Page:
After years of isolation, Kiryu's entire saga can finally be played on a single platform (and in North America), thanks to Sega, with the remastering of the three PlayStation 3 titles, Yakuza 3, 4, and 5. Released as a three-game collection physically/digitally, and as separate products digitally only, Yakuza 3 finally can be experienced with most of the original cut content restored, as well as a completely rewritten English translation that was sorely needed. Not only that, but a transphobic substory has been removed (as it should), and references to events that transpired ten years ago and specific product licenses have been altered. More importantly, the PlayStation 4 remaster includes a highly improved resolution and runs at a smooth 60fps, although you won't get gameplay improvements and engine optimizations from the last few releases.
If you are following Kiryu's story in sequential order, the last game you'd have played would be the excellent Yakuza Kiwami 2, built with the Dragon game engine (Yakuza 6 was the first game released to use the engine). As Yakuza 3 isn't a remake with Ryu Ga Gotoku's latest engine, you'll miss the emphasis on combat improvements, animations, damage mechanisms, and attribute systems. In Yakuza 3, characters have a stocky look to them, with characters having very wide shoulders, and everyone moves with a sort of stiffness to them. In traditional fashion, main characters are more highly detailed than the side story characters and those you pass on the street, which really seem out of place. Textures can be a bit blurry considering the boost to the game's overall resolution.
The new translation, goodbye Fuma family, welcome back Kazama clan, gives the game a much better flow to conversations. The voice work, all in Japanese, still holds up today, even after ten years. As it is with the rest of the series, only important main narrative events are fully-voiced, and everything else is presented with text. Although a bit primitive in terms of finesse and mechanics, the combat is still quite enjoyable. I mean, who can say no to hitting someone squarely in the face with a random bicycle found on the streets or an office sofa? You are limited to a single combat style to master, but there are plenty of powerful triggerable heat actions. Be ready for ample button presses (quick time events) during them, as many require player input for completion.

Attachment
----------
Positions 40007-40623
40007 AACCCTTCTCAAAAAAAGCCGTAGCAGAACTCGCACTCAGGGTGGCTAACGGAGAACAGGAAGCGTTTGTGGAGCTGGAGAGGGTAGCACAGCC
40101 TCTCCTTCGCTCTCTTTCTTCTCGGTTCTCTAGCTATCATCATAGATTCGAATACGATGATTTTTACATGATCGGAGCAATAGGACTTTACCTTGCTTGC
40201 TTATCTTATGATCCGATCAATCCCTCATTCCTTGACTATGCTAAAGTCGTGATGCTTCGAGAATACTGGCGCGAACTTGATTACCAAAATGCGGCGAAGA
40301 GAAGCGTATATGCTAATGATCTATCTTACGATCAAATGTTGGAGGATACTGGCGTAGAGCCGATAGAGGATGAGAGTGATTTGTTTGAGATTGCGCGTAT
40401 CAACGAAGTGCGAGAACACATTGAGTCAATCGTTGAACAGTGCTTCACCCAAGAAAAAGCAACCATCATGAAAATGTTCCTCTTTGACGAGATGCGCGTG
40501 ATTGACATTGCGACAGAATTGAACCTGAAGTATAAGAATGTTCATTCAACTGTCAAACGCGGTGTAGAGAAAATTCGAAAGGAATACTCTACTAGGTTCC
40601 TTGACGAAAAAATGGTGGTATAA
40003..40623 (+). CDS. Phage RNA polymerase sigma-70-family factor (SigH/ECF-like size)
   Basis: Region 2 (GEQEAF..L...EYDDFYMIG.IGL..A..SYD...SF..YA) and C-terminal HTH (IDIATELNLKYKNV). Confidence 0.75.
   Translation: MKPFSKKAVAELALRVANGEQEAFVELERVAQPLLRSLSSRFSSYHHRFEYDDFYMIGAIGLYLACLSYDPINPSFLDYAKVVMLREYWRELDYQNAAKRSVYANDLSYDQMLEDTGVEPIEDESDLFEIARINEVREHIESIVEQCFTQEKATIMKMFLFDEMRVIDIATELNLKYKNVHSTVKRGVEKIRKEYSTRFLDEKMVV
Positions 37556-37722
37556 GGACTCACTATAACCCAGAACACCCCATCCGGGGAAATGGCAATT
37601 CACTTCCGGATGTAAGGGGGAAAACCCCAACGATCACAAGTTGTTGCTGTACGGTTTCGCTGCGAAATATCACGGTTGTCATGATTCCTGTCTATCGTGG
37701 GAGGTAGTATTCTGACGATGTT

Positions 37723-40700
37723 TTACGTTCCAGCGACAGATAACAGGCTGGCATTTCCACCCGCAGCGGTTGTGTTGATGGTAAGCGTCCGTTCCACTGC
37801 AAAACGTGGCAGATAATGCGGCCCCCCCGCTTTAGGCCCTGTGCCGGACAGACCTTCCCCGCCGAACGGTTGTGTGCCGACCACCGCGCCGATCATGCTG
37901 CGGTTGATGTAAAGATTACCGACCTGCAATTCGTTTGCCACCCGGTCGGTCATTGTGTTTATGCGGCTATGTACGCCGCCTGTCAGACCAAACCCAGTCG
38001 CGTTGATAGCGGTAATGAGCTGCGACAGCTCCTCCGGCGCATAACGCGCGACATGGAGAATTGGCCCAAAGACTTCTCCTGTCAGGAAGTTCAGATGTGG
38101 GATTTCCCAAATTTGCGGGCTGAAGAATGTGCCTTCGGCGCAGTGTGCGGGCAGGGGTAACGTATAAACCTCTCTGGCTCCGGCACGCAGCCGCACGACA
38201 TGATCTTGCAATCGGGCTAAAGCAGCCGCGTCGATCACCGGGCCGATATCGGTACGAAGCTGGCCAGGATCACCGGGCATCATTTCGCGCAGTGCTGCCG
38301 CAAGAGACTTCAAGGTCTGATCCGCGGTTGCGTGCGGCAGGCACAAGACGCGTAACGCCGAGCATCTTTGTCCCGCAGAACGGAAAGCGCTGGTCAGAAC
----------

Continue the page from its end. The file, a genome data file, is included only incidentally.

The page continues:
The story picks up after the events of Yakuza 2, Kiryu has given up the dangerous life of a yakuza and instead focuses his efforts taking care of Haruka and running the Morning Glory orphanage in Okinawa. After events transpire in the opening sequence, the former Dragon of Dojima heads back to Kamurocho after he hears about an assassination attempt against two current yakuza patriarchs. Things take a turn for the worst when a photograph of the accused assassin surfaces and resembles none other than the man that raised him, Shintaro Kazama. I won't go into further details to avoid spoilers, but the narrative pacing in Yakuza 3 isn't as strong as in previous entries. Although, there are heartwarming and silly/goofy moments throughout, especially as you'll be raising the kids from the orphanage in between your duties of kicking butt in the streets of Kamurocho.
Yakuza 3 Remastered may not have received the Kiwami treatment, but still features one of the strongest and emotional narratives in the series. Some may not enjoy the focus to be on Kiryu's "softer" side by taking care of the kids at the orphanage. The mini-games are still great at cleansing the palette, with golfing and karaoke as the highlights, but overall they aren't as strong as previous titles. Shame that the narrative pacing doesn't quite deliver in the second half of the game.Note: Yakuza 3 Remastered was reviewed on PlayStation 4. A digital copy of the game provided by the publisher.